Green building conference set for Teton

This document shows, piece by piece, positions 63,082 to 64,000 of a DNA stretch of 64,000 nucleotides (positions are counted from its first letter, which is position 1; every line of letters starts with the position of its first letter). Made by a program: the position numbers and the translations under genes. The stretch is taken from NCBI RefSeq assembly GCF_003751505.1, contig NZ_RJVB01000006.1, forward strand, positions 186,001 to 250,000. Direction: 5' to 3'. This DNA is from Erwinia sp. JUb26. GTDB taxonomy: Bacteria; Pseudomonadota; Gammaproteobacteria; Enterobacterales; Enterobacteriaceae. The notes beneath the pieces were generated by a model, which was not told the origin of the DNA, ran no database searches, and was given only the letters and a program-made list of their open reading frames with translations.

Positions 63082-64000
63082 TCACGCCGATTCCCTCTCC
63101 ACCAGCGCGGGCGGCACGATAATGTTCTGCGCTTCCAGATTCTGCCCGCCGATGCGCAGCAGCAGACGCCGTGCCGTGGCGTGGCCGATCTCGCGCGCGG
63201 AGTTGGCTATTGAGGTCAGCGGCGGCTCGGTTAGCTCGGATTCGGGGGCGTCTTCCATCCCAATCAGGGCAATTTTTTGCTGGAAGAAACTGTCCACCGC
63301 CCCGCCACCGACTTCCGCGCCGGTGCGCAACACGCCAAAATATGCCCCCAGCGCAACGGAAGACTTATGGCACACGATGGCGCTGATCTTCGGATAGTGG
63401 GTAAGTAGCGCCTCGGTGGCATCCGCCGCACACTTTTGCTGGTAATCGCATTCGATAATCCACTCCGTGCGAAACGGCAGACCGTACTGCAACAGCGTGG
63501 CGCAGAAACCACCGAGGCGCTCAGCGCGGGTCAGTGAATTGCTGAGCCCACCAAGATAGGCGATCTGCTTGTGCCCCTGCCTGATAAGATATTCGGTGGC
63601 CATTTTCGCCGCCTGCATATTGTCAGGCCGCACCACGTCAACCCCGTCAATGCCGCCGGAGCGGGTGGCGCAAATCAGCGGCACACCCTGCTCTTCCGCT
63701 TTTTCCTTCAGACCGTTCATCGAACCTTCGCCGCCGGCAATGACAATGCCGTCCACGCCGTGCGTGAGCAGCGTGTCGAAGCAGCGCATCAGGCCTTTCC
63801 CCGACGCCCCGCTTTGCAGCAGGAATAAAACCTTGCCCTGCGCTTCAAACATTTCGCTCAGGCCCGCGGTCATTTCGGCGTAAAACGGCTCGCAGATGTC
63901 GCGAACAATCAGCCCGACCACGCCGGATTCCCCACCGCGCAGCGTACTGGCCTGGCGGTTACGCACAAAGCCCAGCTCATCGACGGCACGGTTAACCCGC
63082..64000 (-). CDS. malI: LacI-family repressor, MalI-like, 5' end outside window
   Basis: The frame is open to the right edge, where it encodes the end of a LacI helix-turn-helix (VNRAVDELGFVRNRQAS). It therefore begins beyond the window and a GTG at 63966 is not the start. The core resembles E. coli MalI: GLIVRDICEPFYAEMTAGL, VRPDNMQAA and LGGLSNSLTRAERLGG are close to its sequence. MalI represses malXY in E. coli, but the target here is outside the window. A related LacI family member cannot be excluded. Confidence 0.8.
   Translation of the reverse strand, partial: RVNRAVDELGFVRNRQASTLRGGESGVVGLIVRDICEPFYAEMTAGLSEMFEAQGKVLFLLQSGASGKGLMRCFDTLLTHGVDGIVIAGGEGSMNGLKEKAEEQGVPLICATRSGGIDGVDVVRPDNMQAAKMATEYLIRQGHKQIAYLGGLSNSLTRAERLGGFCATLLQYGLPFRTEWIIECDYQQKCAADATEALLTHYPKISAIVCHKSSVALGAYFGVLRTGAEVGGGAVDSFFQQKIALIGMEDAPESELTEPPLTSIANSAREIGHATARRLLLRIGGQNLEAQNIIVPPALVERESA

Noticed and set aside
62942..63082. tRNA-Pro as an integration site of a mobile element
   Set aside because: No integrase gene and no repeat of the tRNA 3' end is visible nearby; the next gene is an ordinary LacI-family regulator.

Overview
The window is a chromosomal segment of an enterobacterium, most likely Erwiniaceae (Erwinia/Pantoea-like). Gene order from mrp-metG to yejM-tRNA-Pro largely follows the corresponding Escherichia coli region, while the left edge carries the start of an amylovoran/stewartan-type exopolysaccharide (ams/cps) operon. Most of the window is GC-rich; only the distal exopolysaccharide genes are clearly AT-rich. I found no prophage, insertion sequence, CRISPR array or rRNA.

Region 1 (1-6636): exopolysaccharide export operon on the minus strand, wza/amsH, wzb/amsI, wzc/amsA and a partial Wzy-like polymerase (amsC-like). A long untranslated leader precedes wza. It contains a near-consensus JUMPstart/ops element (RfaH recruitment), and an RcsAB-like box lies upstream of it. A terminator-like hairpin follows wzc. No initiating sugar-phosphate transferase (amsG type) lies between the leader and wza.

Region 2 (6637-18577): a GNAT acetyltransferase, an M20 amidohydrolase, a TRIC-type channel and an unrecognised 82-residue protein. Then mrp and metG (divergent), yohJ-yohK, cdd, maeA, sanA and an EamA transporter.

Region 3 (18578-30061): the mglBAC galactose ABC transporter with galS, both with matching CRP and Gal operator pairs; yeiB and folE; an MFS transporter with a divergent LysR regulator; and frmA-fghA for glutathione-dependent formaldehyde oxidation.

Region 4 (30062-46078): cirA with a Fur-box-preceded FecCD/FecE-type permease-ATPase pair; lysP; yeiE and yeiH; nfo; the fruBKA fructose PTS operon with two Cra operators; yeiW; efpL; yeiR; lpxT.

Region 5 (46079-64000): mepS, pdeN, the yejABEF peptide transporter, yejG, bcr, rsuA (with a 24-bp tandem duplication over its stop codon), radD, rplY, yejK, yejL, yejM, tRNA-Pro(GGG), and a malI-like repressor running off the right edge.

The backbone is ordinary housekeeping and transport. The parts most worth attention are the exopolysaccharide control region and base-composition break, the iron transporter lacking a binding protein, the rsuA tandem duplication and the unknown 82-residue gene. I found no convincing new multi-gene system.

The 3rd Annual Teton Green Building Conference will take place at Jackson Lake Lodge, Wyo., in Grand Teton National Park. From May 24 through 26, this primer for developers, architects, engineers, designers and builders will focus on the essentials of environmentally responsible building. Topics include global warming, energy-efficient homes and sustainable resources. Both educational lectures and hands-on workshops will prepare teams to plan for sustainable green building. Individuals can register for $375 or groups of three for $750. For more information or to register, visit sustainableconferences.com or contact John Gitchell at 970-484-3995. Solar conferenceRenewable energy experts will gather at the American Solar Energy Solar 2006 Conference at Adam’s Mark Hotel in downtown Denver on July 8 – 13. This year’s theme is Renewable Energy: Key to Climate Recovery. Workshops, forums, tours and other sessions will educate and network the expected 1,500 attendees, including the world’s most prestigious renewable energy decision makers. For more information or to register, visit solar2006.org or contact Phil von Hake at 303-762-8547. Activists fight ski area developmentA group of activists is fighting Texas billionaire developer B.J. “Red” McCombs’ proposal to construct a “village” at Wolf Creek Ski Area. The development, said the Friends of Wolf Creek, will destroy the meadows, rivers and wildlife that currently populate the area. The Forest Service released its Environmental Impact Statement Access Decision April 3, which granted McComb several access points on Forest Service property, despite public opposition. With its team of attorneys and specialists, the Friends of Wolf Creek are preparing to appeal the EIS decision by May 30. They are asking for donations and support. To get involved, visit http://www.friendsofwolfcreek.org.Udall proposes alternative fuels in defense spendingRepresentative Mark Udall (D-Eldorado Springs) won the case for the High Altitude Aviation Training Site (HAATS) in Eagle during debate on the Defense Authorization Act of 2007 in Washington, D.C. He also succeeded at making an appreciation program for returning Iraq war veterans permanent. However, Republicans on the House Armed Services Committee rejected Udall’s proposal to increase funding for alternative fuel programs at the Department of Defense. Udall proposed moving $63 million from the $2.8 billion Ground-based Midcourse Defense missile program to the Defense Energy Support Center and the Advanced Power Technology Office. These transferred funds would be used to install alternative fuel pumps at military bases and use new power technologies in military vehicles and equipment. While the committee voted down Udall’s alternative fuel amendment by a party line vote of 25-30, it approved his bill to establish the importance of HAATS, the primary aviation training center for high-altitude, power-limited environments, and its need for more aircraft. The approved bill also included permanent funding for the Freedom Salute Campaign and Welcome Home Warriors program for troops returning from the war in Iraq. Cleaning up after minesThe Environmental Protection Agency, with the help of Trout Unlimited, is making ripples in legislation that will clean watersheds harmed by abandoned mine runoff. Trout Unlimited, the nation’s oldest and largest fishery conservation organization, praised the EPA for addressing one of the key problems affecting fisheries in 40 percent of headwater streams in the west, according to Trout Unlimited’s vice president for conservation Chris Wood. With the help of a private grant, the two groups joined forces to remove mining debris from the American Fork River of Utah. The groups overcame liability concerns of Snowbird Ski and Summer Resort, which owns property in that area, in setting up what they tag the “Good Samaritan Initiative.” With the federal permitting process and contributions from private and state and federal agencies, Trout Unlimited has begun other restoration projects in Montana, Idaho, Utah and Colorado. Check out the group’s “Grassroots Guide to Abandoned Mine Cleanup at tu.org/miningguide.New hut at Jones GulchThe Tenth Mountain Division Hut Association is proposing the construction of a new hut at Jones Gulch, 1.5 miles northeast of Vance’s Cabin near Tennessee Pass. Tenth Mountain expects eventual private development next to Vance’s Cabin, which it fears will destroy the secluded environment.The new hut would replace Vance’s Cabin. Tenth Mountain would also create a new trail connecting the new hut to the existing Tenth Mountain trail, as well as an access road to the new location. For more details about the proposal, contact Arthur Bauer at the White River National Forest Supervisors Office, 948 Glenwood Springs, Colorado 81602, 970-945-3261. Written comments on the proposal should be sent no later than June 1.Global warming numbers releasedThe National Oceanic and Atmospheric Administration issued the Annual Greenhouse Gas Index earlier this month. The index revealed that the amount of heat-trapping gases in the atmosphere is increasing, although the growth rate is slowing down.The index is referenced in relation to a baseline value of 1.00 for the greenhouse gas levels in 1990. The index for 2005 is 1.215, a relatively low increase of 1.25 percent from 2004. Specifically, carbon dioxide and nitrous oxide both increased, methane leveled off, and two chlorofluorocarbons decreased. Although the index is on the rise, the constant methane rate and the decline of CFCs slowed the growth. The 2005 index also revealed a positive radiative forcing, which refers to the balance between radiation entering and leaving earth’s atmosphere. Positive radiative forcing warms the surface of the Earth. The increase is due to the rise of CO2 in the atmosphere. From 2004 to 2005, more than two new CO2 molecules formed for every million air molecules. NOAA’s index is produced by the Global Monitoring Division of the Earth System Resource Laboratory in Boulder. It has been measured since 1979 by comparing annual changes in greenhouse gas levels, measured at more than 100 sampling sites around the world. For more details on the 2005 index, visit http://www.cmdl.noaa.gov/aggi.Vail, Colorado